Aside from color, these jigs might look extremely similar at first glance…
…but there’s a few tiny details that can make a big difference when it comes to icing hardwater panfish, and the type of meat – or, uh, vegetarian option – you have on the business end of the presentation.
The VMC Tungsten Tubby Jig shines w/ live bait (euro larva, waxworms, etc).
The VMC Tungsten Mongo Jig excels w/ plastics.
These are the same jigs as pictured above, only shot from a different angle. The 1/16-oz Tungsten Mongo Jig (top) and a 1/16-oz Tungsten Tubby (bottom). Now it’s probably a little easier to play the “spot the differences game,” eh?
Now here’s the why not just the what. 🕵️♂️
The Tungsten Tubby already has a VMC Power Gap hook – aka wider round gap compared to other micro jigs in equal sizes = increases your hookup percentage. Though it still has the shorter shank which is ideal for having a compact, inhale-able option when fishing “meat.”
But if you prefer fishing plastics, I 10/10 recommend checking out the VMC Tungsten Mongo Jigs with X-long Power Gap hooks. They bumped-up the hook size on each compared to the Tungsten Tubby (1/16-oz: #8 hook, instead of #10…1/32-oz: #10 hook, instead of #12). Makes ’em fit plastics beautifully and less chance of fish just nipping at the tails ‘n not getting a hook to their snoot.
Did you notice the slight difference in head shape? 👀 The Mongo’s head has a flat bottom so that plastics sit flush.
Why is that such a big deal? ‘Cuz if your plastic isn’t perfectly straight, it’s going to cause the bait to spin in a circle when you jig it. If you don’t believe me, try it in your ice hole just a couple inches under the water before you drop down. That “spin of death” can stop fish right in their tracks and send ’em in the opposite direction.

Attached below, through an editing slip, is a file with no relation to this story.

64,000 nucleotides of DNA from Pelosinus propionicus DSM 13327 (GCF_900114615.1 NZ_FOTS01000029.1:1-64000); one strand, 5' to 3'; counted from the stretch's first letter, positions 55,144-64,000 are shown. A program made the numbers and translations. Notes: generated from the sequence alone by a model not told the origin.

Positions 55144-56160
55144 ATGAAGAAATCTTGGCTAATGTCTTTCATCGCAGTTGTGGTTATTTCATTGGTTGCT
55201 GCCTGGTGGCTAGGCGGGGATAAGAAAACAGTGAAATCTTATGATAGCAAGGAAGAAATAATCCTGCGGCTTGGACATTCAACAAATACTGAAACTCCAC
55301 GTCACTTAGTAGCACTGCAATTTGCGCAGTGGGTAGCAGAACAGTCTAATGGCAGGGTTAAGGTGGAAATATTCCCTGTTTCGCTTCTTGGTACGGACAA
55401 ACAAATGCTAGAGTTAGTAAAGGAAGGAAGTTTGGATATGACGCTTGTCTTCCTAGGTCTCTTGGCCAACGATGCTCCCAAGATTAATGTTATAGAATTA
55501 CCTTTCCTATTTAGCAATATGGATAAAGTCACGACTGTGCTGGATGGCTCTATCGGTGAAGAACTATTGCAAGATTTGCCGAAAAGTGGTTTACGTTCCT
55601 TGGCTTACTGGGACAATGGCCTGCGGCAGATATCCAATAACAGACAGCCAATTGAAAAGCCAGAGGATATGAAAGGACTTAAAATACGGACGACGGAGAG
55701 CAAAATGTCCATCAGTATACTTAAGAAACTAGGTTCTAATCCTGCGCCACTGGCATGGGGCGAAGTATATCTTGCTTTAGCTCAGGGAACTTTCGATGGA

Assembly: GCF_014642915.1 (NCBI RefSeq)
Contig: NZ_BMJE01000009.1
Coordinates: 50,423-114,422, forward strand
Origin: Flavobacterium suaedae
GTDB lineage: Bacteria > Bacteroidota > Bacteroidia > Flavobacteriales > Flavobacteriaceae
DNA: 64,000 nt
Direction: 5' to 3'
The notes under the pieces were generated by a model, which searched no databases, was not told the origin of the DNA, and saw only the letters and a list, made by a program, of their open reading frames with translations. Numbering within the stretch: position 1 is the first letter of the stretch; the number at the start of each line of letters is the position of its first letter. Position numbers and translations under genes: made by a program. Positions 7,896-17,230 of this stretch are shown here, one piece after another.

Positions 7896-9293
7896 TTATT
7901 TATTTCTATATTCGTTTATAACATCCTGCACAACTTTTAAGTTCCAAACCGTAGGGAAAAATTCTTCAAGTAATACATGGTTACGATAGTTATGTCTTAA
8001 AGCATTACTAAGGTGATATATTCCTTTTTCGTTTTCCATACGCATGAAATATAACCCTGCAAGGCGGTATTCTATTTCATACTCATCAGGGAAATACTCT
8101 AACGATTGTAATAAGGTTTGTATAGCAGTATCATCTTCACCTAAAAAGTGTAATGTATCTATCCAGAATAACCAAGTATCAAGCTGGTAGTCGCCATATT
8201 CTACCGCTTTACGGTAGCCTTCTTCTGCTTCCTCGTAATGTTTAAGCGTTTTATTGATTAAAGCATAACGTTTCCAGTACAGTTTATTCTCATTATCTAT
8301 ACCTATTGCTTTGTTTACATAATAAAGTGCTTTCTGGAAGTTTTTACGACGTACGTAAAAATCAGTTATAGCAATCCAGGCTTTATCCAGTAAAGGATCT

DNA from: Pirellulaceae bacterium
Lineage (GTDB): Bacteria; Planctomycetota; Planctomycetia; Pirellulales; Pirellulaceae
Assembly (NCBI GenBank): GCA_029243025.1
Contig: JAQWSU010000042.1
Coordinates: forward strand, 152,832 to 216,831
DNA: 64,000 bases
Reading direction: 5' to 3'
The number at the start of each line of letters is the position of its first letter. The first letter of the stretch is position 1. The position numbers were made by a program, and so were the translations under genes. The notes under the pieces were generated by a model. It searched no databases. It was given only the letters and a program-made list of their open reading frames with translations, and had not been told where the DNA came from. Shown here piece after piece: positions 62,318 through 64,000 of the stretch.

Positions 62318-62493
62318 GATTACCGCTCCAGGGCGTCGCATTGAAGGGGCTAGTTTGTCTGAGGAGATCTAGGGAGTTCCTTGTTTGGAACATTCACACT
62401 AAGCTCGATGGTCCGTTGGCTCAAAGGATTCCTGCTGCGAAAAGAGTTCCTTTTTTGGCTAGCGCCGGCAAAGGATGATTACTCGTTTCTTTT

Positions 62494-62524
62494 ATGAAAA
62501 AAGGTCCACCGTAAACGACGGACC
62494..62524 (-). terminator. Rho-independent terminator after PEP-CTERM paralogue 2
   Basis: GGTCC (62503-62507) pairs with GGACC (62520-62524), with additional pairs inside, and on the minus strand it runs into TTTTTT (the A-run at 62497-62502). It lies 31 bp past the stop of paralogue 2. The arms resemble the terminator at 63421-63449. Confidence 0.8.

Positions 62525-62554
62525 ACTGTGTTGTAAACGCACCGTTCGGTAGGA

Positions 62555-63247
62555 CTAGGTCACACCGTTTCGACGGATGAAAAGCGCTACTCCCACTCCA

Want another example that’s often overlooked? Too bad I’m giving it to you anyway. 🤣
Both of these jigs have a 90-degree hook eye which helps to keep your jig in the perfect horizontal position. Of course it all depends on the day, the fish’s mood, personal preference…but I tend to get more bites with tungsten that sits perfectly horizontal vs offset at a 45-degree angle.
Just one more minor detail to pay attention to when buying panfish tungsten based on your own personal preference. And little snippets that can go unnoticed on the ice, but may be the reason buddy is 5 fish up on you in the next hole over.
Of course you can make all this fishing schtuff as complicated or simple as you want…but paying attention to minor details can and will get you more bites when it matters.
I’m not trying to make you go out and spend a ton of money on more panfish jigs. Just spewing a few of the differences you might already have going on in that big box of tungsten you’ve already accumulated over the years. And if you are hitting the aisles to stock up, I’ll apologize in advance for the “sticker shock” at check-out lol:
When you realize how much $$$ you’ve spent on fishing tackle: